Yet, we could ask about its significance beyond the identification of Christ’s humanity as belonging, in a very real sense, to us. Could others rise with glorious wounds in the pattern of Christ’s paschal mystery? Wouldn’t this show how Christ’s resurrection is the principle of the general resurrection?  Isn’t this an actualization of what St. Paul says, “He will change our lowly body to conform with his glorified body” (Phil 4:21)?

St. Thomas suggests as much in his very consideration of Christ’s glorious wounds. Within his first answer, after citing the Venerable Bede, he quotes Augustine’s City of God: “Perhaps, in that kingdom we shall see on the bodies of the martyrs the traces of the wounds which they bore for Christ’s name: because it will not be a deformity, but a dignity in them; and a certain kind of beauty will shine in them, in the body, though not of the body.” We may be used to something of this idea through the symbolism of religious art. The apostle Bartholomew holds out his flayed skin. The virgin Lucy offers her eyes on a platter. The Dominican priest Peter Martyr has blood dripping from his pierced head. But perhaps, these depictions are more than simply identifications to help the viewers understand who is being portrayed. Perhaps, these testify to a reality where the martyrs will, like our Lord, possess a great bodily dignity, a distinctive beauty in the resurrection, because of their particular suffering unto death. That was Augustine’s speculation, a meditation continued by Aquinas, about the martyrs.

As for the resurrection of all the saints, medieval scholastics loved to debate the dotes, the endowments of the glorified body based upon the characteristics of Christ’s own body: subtilitas, agilitas, impassibilitas, and claritas. Unfortunately, the quality of the general resurrection of the saints is irrelevant to many theologians today. As a result, heaven has become even more difficult to imagine. However, what if, taking a cue from the scholastics, yet asking a new question, all the saints in heaven were to show forth in bodily form their personal configurations to Christ’s cross? Jesus says, “Whoever wishes to come after me must deny himself, take up his cross, and follow me” (Mark 8:34). Since there is no resurrection without the cross, I think it would be fitting that all would somehow display their unique cross in experiencing the fullness of Christ’s paschal mystery in the glory of heaven. What would that look like?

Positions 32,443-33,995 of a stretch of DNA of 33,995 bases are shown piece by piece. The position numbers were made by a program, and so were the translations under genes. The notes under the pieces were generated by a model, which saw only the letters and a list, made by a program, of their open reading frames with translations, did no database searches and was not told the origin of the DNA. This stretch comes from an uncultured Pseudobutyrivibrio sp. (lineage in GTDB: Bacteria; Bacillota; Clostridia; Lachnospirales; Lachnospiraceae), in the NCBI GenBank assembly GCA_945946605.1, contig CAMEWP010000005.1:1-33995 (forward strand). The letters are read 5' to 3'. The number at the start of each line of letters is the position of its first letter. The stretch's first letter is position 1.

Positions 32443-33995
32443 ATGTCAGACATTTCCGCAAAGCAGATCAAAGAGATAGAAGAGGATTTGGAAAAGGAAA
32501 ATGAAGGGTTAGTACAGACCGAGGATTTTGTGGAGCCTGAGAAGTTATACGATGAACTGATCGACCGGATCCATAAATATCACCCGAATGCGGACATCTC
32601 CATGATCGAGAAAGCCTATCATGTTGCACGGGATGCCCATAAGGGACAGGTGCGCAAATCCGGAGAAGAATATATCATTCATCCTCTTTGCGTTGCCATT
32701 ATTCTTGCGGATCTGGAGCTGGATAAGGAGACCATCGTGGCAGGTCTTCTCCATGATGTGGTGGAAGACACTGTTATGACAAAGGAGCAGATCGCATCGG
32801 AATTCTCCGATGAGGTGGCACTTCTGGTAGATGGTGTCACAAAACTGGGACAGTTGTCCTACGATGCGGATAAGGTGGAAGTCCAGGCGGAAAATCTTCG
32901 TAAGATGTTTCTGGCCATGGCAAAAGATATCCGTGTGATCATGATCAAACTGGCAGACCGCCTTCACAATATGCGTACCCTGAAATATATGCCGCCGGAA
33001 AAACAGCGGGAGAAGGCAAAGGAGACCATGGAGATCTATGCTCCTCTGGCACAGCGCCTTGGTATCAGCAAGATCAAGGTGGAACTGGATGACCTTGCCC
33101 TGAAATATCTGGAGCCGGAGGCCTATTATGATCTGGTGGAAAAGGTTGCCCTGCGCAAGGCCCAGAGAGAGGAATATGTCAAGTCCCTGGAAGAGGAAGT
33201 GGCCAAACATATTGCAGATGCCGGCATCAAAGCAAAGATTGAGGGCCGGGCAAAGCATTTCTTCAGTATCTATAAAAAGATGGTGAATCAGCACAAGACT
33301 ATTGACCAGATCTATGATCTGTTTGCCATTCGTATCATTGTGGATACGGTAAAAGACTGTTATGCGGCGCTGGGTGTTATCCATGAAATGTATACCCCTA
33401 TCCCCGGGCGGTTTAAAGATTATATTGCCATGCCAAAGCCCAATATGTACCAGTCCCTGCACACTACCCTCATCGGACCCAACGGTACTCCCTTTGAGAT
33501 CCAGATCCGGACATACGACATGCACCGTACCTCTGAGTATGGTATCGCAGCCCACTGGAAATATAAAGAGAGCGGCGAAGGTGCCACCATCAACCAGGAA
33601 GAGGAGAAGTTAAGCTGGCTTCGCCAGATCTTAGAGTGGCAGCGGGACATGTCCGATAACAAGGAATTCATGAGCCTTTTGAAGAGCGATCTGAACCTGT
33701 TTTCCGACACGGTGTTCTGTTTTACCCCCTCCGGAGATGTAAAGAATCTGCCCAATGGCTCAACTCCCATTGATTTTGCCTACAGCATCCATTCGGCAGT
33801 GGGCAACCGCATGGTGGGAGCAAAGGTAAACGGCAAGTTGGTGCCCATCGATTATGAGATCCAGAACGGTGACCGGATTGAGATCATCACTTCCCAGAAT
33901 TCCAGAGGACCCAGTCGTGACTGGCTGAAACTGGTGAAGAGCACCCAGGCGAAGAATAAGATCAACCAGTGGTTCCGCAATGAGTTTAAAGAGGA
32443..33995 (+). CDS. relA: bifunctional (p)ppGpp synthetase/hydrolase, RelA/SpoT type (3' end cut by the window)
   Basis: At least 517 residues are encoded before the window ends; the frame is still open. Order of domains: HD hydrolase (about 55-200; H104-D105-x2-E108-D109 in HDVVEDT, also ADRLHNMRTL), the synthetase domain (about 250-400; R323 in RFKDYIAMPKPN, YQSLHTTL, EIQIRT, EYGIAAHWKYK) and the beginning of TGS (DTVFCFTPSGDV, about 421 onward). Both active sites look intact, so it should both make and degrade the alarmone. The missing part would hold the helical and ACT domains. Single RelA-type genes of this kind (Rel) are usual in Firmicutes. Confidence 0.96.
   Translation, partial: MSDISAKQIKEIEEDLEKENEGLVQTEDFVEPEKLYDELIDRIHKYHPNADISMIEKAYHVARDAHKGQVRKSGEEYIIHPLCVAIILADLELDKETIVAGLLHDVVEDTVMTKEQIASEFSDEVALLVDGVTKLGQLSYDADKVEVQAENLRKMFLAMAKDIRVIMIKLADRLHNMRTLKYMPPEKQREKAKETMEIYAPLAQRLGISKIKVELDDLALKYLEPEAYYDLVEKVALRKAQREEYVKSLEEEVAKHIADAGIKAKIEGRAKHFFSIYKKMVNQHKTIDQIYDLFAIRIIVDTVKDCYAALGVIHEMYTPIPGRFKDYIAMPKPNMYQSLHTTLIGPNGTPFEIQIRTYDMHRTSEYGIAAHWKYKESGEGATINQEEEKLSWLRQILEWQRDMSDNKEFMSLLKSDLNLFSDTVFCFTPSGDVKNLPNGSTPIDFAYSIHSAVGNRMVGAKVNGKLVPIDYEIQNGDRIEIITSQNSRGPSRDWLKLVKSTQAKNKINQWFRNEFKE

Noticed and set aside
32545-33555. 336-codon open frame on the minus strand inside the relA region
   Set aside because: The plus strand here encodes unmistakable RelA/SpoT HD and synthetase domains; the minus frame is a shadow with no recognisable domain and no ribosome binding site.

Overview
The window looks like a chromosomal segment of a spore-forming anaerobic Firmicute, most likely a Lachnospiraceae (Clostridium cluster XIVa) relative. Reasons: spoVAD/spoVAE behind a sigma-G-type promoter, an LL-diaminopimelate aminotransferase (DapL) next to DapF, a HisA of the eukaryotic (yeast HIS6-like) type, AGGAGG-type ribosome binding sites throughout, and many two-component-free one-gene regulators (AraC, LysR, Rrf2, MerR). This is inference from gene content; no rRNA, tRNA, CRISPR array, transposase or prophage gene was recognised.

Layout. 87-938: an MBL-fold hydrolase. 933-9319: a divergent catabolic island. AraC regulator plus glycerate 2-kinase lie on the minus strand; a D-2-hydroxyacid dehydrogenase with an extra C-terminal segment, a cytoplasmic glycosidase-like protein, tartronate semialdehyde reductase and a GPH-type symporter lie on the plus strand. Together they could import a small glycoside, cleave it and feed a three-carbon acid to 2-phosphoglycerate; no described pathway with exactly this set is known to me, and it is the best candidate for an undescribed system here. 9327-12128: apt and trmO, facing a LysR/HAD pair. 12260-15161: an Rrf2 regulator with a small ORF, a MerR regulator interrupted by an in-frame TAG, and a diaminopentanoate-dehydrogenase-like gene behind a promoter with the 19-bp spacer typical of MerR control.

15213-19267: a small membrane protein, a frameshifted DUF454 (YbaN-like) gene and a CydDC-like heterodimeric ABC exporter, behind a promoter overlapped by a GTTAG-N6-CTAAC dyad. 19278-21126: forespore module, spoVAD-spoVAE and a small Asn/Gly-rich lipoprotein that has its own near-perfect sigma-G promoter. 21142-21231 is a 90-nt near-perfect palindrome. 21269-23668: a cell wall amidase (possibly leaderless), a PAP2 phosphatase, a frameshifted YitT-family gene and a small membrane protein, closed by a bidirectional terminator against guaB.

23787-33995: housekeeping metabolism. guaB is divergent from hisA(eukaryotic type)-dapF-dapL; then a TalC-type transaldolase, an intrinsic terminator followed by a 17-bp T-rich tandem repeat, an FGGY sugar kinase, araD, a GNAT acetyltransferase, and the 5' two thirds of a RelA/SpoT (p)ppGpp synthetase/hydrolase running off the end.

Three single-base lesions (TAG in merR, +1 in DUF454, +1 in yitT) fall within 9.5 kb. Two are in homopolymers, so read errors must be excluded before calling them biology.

It is easiest to consider the non-martyred, canonized saints, as those are guaranteed by the Church to be in heaven. Here’s one example, impressed upon me by one of my Dominican confreres. In his encyclical on hope, Benedict XVI speaks movingly of Josephine Bakhita. Near the beginning of Spe Salvi, Benedict says that Josephine bore 144 scars through her life due to the cruelty of one of several masters she endured in her youth. When she was sold again and brought to Italy, she came to know another master, a paron in the Venetian dialect. Benedict says, “{S}he heard that there is a ‘paron’ above all masters, the Lord of all lords, and that this Lord is good, goodness in person. She came to know that this Lord even knew her, that he had created her—that he actually loved her. She too was loved, and by none other than the supreme ‘Paron,’ before whom all other masters are themselves no more than lowly servants. She was known and loved and she was awaited. What is more, this master had himself accepted the destiny of being flogged, and now he was waiting for her ‘at the Father’s right hand’” (Spe Salvi 3). Josephine Bakhita was later baptized, and became a Canossian Sister, who modeled forgiveness and love of enemies. When people would express their pity for her, she would say that it is her enemies who should be pitied, as they didn’t know Jesus. Imagine Josephine Bakhita in the happiness of heaven, the fulfillment of her hope, now with glorified wounds. She shows these glorious wounds to Jesus, as a triumph of victory with him in forgiving sinners. She shows these glorious wounds to the other saints, as a particular badge of co-membership with them in the body of Christ, who suffered, died, and rose for our salvation.